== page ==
Spotlight on Rajesh Rajamani, MS ’02

Rajesh Rajamani “got hooked” on computer programming in high school and never looked back. In addition to the foundation for his career in cybersecurity, Rajamani credits UW-Madison with ballroom dancing bragging rights after he earned an A in the course – the perfect example of a well-rounded computer scientist!

What are you currently doing professionally? I’m the Chief Product Officer at CrowdStrike.

What do you like about it? My job involves solving a lot of interesting problems, and I get to work with a team of high caliber cybersecurity professionals.  

What motivated you to study computer science? I got hooked onto programming in high school and didn’t really consider any alternatives.

Why did you decide to attend UW-Madison? I wanted to major in Computer Architecture, and UW-Madison has one of the best programs and luminaries like Guri Sohi, David Wood, Mark Hill, etc.  As luck would have it, Miron Livny hired me into the Condor team, and I switched to systems.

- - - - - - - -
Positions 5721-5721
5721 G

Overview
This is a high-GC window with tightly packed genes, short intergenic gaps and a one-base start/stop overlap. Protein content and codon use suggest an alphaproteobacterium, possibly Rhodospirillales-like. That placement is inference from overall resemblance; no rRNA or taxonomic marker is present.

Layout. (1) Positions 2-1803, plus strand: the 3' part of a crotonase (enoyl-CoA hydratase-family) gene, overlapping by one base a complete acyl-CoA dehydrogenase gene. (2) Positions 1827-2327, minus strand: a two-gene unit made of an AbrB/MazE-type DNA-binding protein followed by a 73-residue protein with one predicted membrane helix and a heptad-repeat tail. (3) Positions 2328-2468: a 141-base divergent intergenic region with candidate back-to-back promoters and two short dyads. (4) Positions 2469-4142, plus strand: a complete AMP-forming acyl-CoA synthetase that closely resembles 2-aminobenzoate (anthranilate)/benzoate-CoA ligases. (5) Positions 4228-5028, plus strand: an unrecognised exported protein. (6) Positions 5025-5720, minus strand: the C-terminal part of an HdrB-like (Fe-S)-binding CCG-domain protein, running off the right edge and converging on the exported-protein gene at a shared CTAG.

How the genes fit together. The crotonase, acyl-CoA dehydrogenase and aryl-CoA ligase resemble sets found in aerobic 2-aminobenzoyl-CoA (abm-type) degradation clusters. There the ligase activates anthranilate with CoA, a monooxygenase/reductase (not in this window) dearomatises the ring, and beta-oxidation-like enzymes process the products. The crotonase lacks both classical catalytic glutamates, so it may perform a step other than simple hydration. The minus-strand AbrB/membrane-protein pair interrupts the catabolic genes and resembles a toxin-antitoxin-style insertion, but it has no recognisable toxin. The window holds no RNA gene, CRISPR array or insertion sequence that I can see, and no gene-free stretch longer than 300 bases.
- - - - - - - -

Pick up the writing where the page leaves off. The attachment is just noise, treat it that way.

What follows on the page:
What was one of the most valuable experiences you had in CS at UW-Madison (a specific class, a project you worked on, etc.) and why? 701 Compiler Construction with Charlie Fischer in my first semester.  It challenged my coding skills, but by the end of the semester, I was a significantly better coder.  

What was your favorite thing about UW-Madison? Summer and ice-creams. 🙂

What are one or two things you did at UW outside of your classes (clubs, study abroad, employment, conferences, internships, etc)? How did these benefit your education, your current career, and/or your life? I learned rollerblading, and I was able to teach both my kids to rollerblade.  I also took a class on ballroom dancing and even got an A!  That helps me brag to my wife and daughter, whenever they see me dancing.

Do you have any advice for current CS students? Do as many challenging project-based courses as possible. It really helps prepare you for the workforce.  

What do you like to do for fun? I swim, walk my dog, and enjoy reading books.